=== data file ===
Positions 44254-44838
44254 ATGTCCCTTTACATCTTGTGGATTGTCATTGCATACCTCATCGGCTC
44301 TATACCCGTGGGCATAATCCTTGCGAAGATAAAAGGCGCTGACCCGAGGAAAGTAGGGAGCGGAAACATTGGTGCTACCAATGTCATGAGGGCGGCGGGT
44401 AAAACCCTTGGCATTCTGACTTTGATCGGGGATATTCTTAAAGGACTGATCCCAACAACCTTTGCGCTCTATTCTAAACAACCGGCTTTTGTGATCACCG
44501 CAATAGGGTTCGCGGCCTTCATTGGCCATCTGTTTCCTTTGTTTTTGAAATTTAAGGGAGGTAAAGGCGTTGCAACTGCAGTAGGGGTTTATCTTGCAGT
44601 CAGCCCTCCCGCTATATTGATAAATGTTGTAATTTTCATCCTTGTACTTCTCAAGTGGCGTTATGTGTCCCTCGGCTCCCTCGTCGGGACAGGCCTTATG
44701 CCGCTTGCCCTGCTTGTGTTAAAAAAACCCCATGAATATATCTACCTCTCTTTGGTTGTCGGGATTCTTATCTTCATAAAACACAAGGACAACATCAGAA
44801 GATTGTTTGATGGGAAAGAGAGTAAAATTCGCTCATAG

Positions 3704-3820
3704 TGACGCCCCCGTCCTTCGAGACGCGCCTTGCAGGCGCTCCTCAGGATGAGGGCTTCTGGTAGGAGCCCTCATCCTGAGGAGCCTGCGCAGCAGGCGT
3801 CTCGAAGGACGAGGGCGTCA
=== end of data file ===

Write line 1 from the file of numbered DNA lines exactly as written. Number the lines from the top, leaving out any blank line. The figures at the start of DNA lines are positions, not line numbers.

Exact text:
Positions 44254-44838